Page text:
Hello Reno Families!

This is Leslie Greenberg.  I am a family medicine doctor in Reno, Nevada.  I attended University of Nevada School of Medicine and have recently relocated back in my hometown.  I trained and practiced medicine in the Midwest (Indiana and Kansas) for 20 years before moving back West.  I consider myself a teacher and educator.  I  have  taught family medicine residents for 18 years.  I currently teach at the family medicine residency program in Reno and also see private patients.  I invite you to read my blog.  If you would like to become a patient, please call 775-682-8200.

Medical Disclaimer

Please remember that medical information provided by myself, in the absence of a visit with a health care professional, must be considered an educational service only.  This blog should not be relied upon as a medical judgement and does not replace a physician’s independent judgement about the appropriateness or risks of a procedure or condition for a given patient.  I will do my best to provide you with information that may help you make your own health care decisions.

Posted in Uncategorized

More myth-busting! This time let’s tackle preventive care!

More myth-busting! This time let’s tackle preventive care!  I am a myth-buster of preventive care ideas.



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Are you a woman (at routine risk and) concerned about getting ovarian cancer?  No screening tests are suggested for women at routine risk of ovarian cancer as you probably will not  live longer (medical phraseology is “unlikely to experience any mortality benefit”).

Do you have a first-degree relative who had colon cancer, what are your risks of colon cancer?  Research has showed that if you have only one first-degree relative with colorectal cancer, and YOU have not developed colorectal cancer by 55 years of age, your risk of having colorectal cancer is similar to the risk in the general population.

If you are an older woman wanting to reduce your urinary tract infections, cranberry capsules (taken daily) do not help.




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Do you have toenail fungus? What can you do about it?

Do you have toenail fungus? What can you do about it?

OLYMPUS DIGITAL CAMERAflickr.com/photos/45471172@N08/9714122727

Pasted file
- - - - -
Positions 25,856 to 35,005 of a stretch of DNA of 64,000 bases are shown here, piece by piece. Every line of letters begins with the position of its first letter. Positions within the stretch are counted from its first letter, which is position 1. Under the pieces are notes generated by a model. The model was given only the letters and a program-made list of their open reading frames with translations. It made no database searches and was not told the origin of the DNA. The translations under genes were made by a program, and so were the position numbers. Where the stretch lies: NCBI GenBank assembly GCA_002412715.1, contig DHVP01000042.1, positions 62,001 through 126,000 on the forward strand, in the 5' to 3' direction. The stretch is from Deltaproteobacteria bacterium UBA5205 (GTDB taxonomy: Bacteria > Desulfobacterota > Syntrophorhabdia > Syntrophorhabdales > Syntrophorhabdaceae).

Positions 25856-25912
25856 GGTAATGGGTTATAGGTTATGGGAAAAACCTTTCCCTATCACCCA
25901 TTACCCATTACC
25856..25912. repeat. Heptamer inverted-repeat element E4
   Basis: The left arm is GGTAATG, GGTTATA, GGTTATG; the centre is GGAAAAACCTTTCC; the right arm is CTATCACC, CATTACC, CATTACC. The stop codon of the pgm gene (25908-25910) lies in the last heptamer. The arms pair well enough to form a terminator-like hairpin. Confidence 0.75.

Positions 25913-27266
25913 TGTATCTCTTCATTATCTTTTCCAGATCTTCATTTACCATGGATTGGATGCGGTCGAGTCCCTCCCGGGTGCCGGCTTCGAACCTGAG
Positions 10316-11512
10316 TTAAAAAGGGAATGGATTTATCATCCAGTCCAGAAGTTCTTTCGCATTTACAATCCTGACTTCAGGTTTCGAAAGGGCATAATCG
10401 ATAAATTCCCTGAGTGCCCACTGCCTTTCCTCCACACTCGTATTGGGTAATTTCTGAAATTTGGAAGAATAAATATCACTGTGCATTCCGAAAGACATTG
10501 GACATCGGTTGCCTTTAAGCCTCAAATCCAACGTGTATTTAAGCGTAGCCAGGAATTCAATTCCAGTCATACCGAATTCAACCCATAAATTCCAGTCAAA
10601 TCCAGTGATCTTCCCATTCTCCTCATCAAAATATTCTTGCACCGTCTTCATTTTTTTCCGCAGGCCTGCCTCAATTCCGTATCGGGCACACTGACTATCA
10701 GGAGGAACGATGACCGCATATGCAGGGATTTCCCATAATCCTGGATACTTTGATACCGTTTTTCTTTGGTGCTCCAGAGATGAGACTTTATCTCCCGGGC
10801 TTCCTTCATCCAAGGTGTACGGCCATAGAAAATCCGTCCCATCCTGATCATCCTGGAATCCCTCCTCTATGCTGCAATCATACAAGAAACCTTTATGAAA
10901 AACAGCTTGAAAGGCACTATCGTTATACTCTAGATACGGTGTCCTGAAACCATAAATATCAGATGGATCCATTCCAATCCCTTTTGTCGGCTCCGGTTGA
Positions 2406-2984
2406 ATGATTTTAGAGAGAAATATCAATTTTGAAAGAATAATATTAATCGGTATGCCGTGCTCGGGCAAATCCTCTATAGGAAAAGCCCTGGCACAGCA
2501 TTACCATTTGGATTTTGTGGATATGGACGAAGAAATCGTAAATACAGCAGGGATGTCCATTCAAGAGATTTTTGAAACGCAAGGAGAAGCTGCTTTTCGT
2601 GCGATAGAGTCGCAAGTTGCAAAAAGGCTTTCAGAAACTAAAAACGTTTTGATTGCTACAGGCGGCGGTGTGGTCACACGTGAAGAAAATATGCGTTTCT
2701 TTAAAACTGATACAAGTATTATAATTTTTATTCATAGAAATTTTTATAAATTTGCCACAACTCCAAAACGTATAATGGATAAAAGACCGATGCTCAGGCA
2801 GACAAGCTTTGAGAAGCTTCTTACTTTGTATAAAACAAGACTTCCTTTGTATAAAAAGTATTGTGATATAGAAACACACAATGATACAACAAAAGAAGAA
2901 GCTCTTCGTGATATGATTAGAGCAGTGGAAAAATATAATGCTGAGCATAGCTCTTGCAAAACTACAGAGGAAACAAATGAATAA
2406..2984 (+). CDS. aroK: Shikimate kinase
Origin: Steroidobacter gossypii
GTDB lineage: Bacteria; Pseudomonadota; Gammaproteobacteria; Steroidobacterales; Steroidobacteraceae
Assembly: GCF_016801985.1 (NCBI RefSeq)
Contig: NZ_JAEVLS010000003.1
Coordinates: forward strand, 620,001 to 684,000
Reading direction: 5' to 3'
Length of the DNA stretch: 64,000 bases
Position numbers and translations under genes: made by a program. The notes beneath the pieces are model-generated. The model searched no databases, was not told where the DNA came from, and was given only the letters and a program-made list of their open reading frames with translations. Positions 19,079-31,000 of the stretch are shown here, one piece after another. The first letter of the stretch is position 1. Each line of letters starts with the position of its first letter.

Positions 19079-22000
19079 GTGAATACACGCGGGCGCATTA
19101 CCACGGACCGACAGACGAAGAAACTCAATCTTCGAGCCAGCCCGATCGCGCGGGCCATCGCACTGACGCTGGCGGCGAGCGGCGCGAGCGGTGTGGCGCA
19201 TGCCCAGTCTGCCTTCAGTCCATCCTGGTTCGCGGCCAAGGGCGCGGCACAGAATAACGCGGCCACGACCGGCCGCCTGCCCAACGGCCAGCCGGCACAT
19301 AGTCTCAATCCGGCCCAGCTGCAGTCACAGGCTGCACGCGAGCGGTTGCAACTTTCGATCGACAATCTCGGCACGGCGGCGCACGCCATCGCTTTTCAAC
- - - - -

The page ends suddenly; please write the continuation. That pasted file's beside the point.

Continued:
Who gets this?  8% of adults have onychomycosis (toenail fungus).  The prevalence increases with age with more than 50% of those over 70 year of age having it.  It is NOT a sign of poor hygiene or an underlying medical condition, it is largely a cosmetic problem.

There are three types of fungus that can cause onychomycosis: dermatophytes, yeasts and nondermatophyte molds.

How do you know if you have this?  Toenails are characterized by thickened nails and thickened skin beneath the nail.  This thickened skin debris under the nail can cause tenderness and pain when it accumulates over time.  Nails may also become discolored and deformed.

What are your risk factors for getting onychomycosis?  Cigarette smoking, older age, any medical condition that can decrease blood flow to the extremities (like peripheral vascular disease), wearing occlusive footwear, using shared bathrooms, trauma to a toenail.

What is a cure?  Some research consider the nail cured if no fungus can be found on nail culture.  Most people would consider a “cure” when the nail improvement appears normalized.

How can this be treated?  This can be done either by taking oral pills or by putting a medicine on top of the affected nails.  Terbinafine is a pill that has the highest “complete cure rate” of 38%.  Terbinafine is given everyday for 12 weeks for toenails. Checking liver enzymes is suggested by a blood test.  Of the topical medications, they are all known to be expensive and the cure rates are low with complete cure rates at 15% or less.

It is not suggested that the affected nails be surgically removed as this will require a very extended healing time and poor healing rate.

Laser therapy is approved by the FDA, but the clinical cure rates are no better than oral or topical antifungal treatment.

Posted in Dermatology, foot health, General Medicine- Adults, Uncategorized | Tagged , , , , , , , , , , ,

Myth-busting heart and lung thoughts

Yes, I am a myth-buster and this time it is about heart and lung medical care.


If you have heart failure BUT you also have a preserved ejection fraction (as seen on heart cath or echo), consider NOT taking a long-acting nitrate pill as this may decrease your level of activity and increase adverse events.

If you have community acquired pneumonia, your doctor may discontinue antibiotics (if deemed clinically stable) after five days.  Make sure your doctor thinks you are medically stable, do not stop medication without their okay.

We, doctors, are decreasing our prescribing of antibiotics during acute asthma attacks.    Oral (or a shot of) steroids may help you and antibiotics may not improve your outcome.


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Wow! Stop the presses. Pap scheduling change.